The Sleeping Car (1990): As we all know from suffering through a lot of tripe, horror comedies are difficult. Case in point is Douglas’ Curtis film about David Naughton fleeing from his divorce to college, a very young new girlfriend (Judie Aronson) and into a haunted sleeping car where only the most rote of the spooky stuff will happen, so the horror part’s pretty much a non-starter. It’s also not helped by hatchet-style editing and the often made error of confusing shouting with things being creepy.
The comedy part isn’t any better, either, for the in theory decent cast (also
comprising Kevin McCarthy as hippie exorcist and Jeff Conaway as the scenery
chewer of the week) has to wrestle loads of terrible dialogue that can’t let a
second go by without trying to have a punch line. Which is a bit of a problem
when the punch lines don’t have any build-up time, none of them is funny anyway,
and the witty repartee comes over as stilted, stupid, and torturously
La Entidad aka The Entity (2015): Eduardo
Schuldt’s Peruvian POV horror film about the mandatory group of film students
not surviving their encounter with supernatural evil isn’t half bad, adding a
bit of Ringu and witch hunt horror to the usual mix (without directly
cribbing from there), and for once not ending on people running screaming
through the woods. That’s what a really creepy/cool looking graveyard’s for,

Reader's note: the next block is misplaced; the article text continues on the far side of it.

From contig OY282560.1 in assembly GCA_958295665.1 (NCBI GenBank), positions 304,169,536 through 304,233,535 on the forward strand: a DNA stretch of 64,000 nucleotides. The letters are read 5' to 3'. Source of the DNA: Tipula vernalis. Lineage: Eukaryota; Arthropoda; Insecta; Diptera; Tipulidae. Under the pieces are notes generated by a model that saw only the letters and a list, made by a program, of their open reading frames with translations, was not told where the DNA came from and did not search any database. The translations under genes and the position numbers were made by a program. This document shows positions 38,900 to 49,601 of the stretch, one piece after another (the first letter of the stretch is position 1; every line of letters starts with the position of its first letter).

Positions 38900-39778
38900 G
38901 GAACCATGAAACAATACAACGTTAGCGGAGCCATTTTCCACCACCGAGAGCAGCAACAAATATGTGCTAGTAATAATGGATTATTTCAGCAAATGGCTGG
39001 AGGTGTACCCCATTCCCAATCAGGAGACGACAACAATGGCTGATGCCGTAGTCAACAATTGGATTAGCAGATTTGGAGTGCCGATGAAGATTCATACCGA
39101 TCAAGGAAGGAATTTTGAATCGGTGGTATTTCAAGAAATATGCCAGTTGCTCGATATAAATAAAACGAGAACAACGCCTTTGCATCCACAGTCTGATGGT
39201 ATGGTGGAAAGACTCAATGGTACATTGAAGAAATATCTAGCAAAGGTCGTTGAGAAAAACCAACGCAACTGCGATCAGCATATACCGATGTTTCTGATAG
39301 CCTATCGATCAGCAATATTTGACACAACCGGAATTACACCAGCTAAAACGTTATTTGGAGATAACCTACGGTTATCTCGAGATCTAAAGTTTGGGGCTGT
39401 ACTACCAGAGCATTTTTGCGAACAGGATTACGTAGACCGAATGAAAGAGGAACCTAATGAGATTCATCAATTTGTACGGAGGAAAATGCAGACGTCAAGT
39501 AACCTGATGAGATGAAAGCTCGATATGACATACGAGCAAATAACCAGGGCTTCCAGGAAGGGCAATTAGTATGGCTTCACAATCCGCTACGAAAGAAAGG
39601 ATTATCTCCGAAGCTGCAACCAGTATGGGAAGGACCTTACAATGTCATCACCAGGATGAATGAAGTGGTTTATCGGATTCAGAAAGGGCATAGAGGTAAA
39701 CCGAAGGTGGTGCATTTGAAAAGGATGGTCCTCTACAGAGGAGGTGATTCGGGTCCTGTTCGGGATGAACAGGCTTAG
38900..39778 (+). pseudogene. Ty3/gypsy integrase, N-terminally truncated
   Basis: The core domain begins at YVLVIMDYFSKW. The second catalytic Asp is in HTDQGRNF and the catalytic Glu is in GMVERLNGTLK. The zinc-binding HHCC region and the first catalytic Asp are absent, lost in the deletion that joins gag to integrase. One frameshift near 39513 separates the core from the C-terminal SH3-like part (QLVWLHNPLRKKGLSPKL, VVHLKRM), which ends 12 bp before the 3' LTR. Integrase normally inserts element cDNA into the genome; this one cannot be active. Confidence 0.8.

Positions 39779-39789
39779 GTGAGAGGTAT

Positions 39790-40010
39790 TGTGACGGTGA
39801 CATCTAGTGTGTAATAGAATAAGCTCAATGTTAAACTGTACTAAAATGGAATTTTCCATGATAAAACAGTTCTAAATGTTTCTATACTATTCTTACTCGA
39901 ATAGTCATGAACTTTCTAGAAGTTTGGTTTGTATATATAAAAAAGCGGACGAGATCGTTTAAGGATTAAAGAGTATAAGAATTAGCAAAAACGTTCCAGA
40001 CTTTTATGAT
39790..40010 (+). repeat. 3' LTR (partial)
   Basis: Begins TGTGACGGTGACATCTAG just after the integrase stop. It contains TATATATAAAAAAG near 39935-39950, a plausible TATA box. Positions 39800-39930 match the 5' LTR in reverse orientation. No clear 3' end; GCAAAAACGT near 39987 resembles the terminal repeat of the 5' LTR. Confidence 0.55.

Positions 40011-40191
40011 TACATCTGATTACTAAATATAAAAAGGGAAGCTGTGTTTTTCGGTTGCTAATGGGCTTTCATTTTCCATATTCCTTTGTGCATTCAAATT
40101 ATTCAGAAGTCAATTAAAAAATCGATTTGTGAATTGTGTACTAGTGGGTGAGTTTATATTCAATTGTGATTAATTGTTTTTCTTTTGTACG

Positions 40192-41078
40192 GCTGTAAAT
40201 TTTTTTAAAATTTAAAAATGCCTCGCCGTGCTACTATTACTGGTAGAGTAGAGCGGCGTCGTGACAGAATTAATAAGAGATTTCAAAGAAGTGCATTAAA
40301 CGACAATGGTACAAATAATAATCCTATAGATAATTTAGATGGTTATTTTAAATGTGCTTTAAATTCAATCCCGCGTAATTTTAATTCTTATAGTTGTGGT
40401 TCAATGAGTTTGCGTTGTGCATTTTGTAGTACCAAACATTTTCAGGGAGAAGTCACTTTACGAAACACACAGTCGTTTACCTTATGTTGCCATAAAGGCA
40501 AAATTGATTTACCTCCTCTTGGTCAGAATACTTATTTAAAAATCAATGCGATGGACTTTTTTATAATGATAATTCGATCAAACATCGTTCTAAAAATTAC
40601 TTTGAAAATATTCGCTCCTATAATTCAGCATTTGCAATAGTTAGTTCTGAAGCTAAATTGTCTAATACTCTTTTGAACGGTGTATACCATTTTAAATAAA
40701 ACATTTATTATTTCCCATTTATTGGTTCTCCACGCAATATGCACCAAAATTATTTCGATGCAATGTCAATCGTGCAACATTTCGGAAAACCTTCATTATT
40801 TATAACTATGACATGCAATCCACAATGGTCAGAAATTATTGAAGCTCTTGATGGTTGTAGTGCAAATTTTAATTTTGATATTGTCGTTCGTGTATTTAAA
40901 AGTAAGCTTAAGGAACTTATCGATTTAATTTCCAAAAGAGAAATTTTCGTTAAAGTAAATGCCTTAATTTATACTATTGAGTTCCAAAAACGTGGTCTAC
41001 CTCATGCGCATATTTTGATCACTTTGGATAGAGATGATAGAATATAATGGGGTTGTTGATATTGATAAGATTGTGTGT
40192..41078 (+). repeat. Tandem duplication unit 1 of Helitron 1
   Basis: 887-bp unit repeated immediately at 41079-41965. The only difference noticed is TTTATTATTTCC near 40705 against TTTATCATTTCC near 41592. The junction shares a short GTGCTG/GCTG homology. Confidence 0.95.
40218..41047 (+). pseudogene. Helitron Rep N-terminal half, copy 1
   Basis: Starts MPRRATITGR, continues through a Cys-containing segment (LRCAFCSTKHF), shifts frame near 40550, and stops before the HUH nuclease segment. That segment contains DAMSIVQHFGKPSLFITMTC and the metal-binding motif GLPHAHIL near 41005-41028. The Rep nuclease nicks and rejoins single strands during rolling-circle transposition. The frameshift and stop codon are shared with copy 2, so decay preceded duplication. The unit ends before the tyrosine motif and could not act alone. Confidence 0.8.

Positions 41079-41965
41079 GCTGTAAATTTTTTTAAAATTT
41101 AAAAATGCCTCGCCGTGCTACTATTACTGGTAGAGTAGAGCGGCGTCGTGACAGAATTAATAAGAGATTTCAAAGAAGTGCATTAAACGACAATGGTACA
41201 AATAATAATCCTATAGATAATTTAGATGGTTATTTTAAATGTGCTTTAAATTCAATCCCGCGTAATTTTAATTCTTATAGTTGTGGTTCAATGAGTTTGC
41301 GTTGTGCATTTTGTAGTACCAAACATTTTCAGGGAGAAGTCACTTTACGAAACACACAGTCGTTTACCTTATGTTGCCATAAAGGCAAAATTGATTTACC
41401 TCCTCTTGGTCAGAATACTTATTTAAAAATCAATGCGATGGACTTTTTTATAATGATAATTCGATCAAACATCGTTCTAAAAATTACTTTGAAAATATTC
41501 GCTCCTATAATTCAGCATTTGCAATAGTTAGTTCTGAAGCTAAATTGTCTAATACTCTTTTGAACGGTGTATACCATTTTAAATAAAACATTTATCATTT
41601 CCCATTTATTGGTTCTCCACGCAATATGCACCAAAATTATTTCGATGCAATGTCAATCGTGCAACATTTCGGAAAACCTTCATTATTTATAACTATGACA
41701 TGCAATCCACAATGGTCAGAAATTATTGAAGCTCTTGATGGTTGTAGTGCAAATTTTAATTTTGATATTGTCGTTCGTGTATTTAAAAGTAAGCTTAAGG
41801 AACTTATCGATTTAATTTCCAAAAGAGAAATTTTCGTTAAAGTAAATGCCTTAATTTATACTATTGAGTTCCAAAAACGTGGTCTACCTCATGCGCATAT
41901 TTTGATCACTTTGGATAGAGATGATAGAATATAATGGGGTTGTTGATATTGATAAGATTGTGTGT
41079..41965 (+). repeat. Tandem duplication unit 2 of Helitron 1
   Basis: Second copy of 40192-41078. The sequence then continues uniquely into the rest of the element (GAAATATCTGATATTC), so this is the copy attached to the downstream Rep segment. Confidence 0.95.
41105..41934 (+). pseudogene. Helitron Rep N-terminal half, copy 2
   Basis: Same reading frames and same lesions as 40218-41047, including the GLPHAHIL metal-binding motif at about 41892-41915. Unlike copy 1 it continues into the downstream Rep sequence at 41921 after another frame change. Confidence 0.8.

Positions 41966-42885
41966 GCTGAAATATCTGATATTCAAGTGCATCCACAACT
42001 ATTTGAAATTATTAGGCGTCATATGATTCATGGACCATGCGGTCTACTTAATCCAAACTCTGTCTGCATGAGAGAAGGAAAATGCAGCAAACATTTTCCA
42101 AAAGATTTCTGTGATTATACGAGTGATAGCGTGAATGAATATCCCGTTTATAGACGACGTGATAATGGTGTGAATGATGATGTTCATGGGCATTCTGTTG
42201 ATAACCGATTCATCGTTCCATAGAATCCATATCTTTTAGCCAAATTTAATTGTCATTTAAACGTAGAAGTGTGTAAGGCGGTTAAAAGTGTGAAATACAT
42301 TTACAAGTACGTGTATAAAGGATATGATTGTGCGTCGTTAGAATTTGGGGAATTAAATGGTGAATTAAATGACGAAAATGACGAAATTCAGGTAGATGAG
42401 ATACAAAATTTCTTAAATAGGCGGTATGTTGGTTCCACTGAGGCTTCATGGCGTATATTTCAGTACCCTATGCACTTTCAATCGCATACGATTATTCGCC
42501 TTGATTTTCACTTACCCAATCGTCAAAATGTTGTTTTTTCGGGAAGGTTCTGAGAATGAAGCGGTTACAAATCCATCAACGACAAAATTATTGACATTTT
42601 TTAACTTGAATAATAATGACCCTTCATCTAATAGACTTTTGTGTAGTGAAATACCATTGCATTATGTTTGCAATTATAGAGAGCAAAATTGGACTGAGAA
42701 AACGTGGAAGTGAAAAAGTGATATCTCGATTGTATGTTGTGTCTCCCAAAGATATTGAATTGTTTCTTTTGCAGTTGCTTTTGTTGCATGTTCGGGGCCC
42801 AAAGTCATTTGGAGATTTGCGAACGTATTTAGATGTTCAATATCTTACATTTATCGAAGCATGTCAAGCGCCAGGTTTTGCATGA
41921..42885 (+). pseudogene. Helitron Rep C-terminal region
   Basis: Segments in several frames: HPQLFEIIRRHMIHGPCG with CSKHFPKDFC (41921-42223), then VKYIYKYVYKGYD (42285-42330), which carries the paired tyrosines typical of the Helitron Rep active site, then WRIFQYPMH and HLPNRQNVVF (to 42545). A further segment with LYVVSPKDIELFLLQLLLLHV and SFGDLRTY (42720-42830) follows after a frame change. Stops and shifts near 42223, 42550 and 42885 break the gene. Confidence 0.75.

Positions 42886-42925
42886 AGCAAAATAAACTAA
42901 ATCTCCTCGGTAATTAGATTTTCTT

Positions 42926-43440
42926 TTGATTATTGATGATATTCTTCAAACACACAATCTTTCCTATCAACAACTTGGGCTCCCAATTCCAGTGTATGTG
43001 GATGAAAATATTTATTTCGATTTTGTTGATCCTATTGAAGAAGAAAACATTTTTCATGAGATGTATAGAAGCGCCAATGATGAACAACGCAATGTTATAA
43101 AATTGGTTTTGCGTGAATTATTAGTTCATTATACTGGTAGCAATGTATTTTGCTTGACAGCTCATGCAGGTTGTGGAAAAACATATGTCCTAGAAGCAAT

apparently. The acting’s a bit ropey from time to time, and one or two
characters are somewhat on the annoying side but the whole affair isn’t as
derivative as it first looks, is well paced and has some rather effective
moments of horror. It’s not a classic but well worth taking a look, I think.
The Raven (2012): It would be much easier to get through the
adventures of E.A. Poe, consulting detective, if the film – or its director
James McTeigue – had any actual idea of what it thinks Poe or his work were or
meant. Alas, it by far prefers hand-waving and the regurgitation of clichés
about the man and his works that does little to make the character feel like
more than a very special guest star in his own movie (and life). It sure doesn’t
help that John Cusack clearly doesn’t have any idea what the character he’s
playing is supposed to be all about either, nor that the script is as
generically serial killer thriller as you could imagine.
The production design is fine, at least, and there are many shots of fog
shrouded streets, as if the whole she-bang were taking place in London and not
in Baltimore, but fog-shrouded streets alone do not a good movie make.